» Workspaces

For a hands-on tutorial, try the Get Started — Terraform Cloud track on HashiCorp Learn.

Workspaces are how Terraform Cloud organizes infrastructure.

» Workspaces are Collections of Infrastructure

Working with Terraform involves managing collections of infrastructure resources, and most organizations manage many different collections.

When run locally, Terraform manages each collection of infrastructure with a persistent working directory, which contains a configuration, state data, and variables. Since Terraform CLI uses content from the directory it runs in, you can organize infrastructure resources into meaningful groups by keeping their configurations in separate directories.

Terraform Cloud manages infrastructure collections with workspaces instead of directories. A workspace contains everything Terraform needs to manage a given collection of infrastructure, and separate workspaces function like completely separate working directories.

» Workspace Contents

Terraform Cloud workspaces and local working directories serve the same purpose, but they store their data differently:

Component Local Terraform Terraform Cloud
Terraform configuration On disk In linked version control repository, or periodically uploaded via API/CLI
Variable values As .tfvars files, as CLI arguments, or in shell environment In workspace
State On disk or in remote backend In workspace
Credentials and secrets In shell environment or entered at prompts In workspace, stored as sensitive variables

In addition to the basic Terraform content, Terraform Cloud keeps some additional data for each workspace:

  • State versions: Each workspace retains backups of its previous state files. Although only the current state is necessary for managing resources, the state history can be useful for tracking changes over time or recovering from problems. (See also: State.)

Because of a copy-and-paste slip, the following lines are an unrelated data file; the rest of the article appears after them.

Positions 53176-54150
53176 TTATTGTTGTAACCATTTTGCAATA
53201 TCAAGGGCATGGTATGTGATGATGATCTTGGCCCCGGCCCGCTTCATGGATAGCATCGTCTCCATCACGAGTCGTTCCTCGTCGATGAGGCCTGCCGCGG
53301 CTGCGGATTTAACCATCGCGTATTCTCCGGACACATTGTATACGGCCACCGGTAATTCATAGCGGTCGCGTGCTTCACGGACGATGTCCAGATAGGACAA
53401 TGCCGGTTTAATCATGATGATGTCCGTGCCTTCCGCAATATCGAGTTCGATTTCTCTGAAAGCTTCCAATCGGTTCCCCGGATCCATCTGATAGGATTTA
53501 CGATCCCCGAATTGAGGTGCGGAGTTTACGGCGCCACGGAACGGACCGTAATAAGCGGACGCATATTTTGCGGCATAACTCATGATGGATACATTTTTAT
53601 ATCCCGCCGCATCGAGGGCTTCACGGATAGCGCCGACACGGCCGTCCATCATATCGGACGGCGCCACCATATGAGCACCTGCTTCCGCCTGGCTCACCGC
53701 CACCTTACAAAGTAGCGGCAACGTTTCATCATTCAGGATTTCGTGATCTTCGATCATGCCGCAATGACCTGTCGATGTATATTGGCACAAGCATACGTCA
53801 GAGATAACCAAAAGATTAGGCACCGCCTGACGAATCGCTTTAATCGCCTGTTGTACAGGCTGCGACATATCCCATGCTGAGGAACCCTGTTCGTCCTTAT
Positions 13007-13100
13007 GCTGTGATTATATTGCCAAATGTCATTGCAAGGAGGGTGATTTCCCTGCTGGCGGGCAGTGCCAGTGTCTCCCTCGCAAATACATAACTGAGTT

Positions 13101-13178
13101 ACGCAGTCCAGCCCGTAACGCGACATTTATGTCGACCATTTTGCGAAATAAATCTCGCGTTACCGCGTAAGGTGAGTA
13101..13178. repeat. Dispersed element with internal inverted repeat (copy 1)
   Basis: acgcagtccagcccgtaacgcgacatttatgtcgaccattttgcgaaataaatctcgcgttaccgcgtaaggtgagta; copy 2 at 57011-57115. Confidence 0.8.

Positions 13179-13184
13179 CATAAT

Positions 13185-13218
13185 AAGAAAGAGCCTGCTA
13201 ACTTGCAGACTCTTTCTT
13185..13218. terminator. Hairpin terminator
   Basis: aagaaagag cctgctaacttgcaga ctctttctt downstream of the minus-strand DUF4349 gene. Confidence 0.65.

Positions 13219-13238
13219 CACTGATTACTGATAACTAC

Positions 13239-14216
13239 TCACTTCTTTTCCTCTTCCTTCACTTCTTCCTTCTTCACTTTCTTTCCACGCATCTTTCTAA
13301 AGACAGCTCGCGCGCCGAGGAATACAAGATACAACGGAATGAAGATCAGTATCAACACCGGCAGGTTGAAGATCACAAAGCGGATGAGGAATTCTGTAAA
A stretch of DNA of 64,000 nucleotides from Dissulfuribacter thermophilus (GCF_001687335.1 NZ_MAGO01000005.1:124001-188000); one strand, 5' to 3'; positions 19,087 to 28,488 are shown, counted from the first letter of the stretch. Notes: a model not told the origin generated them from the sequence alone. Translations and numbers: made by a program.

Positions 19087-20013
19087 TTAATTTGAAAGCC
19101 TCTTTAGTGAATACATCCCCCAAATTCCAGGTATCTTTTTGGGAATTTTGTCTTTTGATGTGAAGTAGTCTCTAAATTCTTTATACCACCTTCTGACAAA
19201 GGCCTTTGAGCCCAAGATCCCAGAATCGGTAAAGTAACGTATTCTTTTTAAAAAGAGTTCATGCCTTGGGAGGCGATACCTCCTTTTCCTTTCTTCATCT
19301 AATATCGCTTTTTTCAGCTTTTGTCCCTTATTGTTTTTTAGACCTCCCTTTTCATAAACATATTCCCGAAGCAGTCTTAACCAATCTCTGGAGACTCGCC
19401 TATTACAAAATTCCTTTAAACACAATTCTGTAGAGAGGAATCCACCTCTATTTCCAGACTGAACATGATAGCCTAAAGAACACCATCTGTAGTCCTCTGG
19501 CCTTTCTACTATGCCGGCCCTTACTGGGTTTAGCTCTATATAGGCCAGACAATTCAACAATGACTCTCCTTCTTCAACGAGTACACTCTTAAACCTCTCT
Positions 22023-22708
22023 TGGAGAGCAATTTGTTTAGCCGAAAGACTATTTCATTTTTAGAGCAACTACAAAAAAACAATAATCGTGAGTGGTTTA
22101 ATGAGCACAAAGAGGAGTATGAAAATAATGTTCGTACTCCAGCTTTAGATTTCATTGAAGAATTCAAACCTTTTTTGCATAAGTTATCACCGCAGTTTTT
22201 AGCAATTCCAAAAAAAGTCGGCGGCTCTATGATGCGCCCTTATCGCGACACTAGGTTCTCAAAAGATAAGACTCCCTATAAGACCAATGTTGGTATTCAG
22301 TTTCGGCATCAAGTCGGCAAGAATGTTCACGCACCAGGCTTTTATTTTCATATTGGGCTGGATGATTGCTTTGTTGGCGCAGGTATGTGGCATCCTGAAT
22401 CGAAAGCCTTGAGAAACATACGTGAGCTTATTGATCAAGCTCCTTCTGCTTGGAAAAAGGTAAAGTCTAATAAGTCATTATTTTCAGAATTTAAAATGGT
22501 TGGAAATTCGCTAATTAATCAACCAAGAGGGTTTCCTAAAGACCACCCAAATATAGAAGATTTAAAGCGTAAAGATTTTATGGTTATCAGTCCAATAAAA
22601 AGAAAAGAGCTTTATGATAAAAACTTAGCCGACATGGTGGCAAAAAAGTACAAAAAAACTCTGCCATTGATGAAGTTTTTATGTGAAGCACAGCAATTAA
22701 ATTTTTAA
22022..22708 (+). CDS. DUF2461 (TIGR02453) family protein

• Run history: When Terraform Cloud manages a workspace's Terraform runs, it retains a record of all run activity, including summaries, logs, a reference to the changes that caused the run, and user comments. (See also: Viewing and Managing Runs.)

» Terraform Runs

For workspaces with remote operations enabled (the default), Terraform Cloud performs Terraform runs on its own disposable virtual machines, using that workspace's configuration, variables, and state.

For more information, see Terraform Runs and Remote Operations.

» Listing and Filtering Workspaces

Terraform Cloud's top navigation bar includes a "Workspaces" link, which takes you to the list of workspaces in the current organization.

Screenshot: the list of workspaces

This list only includes workspaces where the current user account has permission to read runs. (More about permissions.)

If the list is large, you can use the filter tools at the top of the list to find the workspaces you're interested in.

The following filters are available:

  • Status filters: These filters sort workspaces by the status of their current run. There are four quick filter buttons that collect the most commonly used groups of statuses (success, error, needs attention, and running), and a custom filter button (with a funnel icon) where you can select any number of statuses from a menu.

    When you choose a status filter, the list will only include workspaces whose current runs match the selected statuses. You can remove the status filter by clicking the "All" button, or by unchecking everything in the custom filter menu.

  • List order: The list order button is marked with two arrows, pointing up and down. You can choose to order the list by time or by name, in forward or reverse order.

  • Name filter: The search field at the far right of the filter bar lets you filter workspaces by name. If you enter a string in this field and press enter, only workspaces whose names contain that string will be shown.

    The name filter can combine with a status filter, to narrow the list down further.

» Planning and Organizing Workspaces

We recommend that organizations break down large monolithic Terraform configurations into smaller ones, then assign each one to its own workspace and delegate permissions and responsibilities for them. Terraform Cloud can manage monolithic configurations just fine, but managing smaller infrastructure components like this is the best way to take full advantage of Terraform Cloud's governance and delegation features.

For example, the code that manages your production environment's infrastructure could be split into a networking configuration, the main application's configuration, and a monitoring configuration. After splitting the code, you would create "networking-prod", "app1-prod", "monitoring-prod" workspaces, and assign separate teams to manage them.

Much like splitting monolithic applications into smaller microservices, this enables teams to make changes in parallel. In addition, it makes it easier to re-use configurations to manage other environments of infrastructure ("app1-dev," etc.).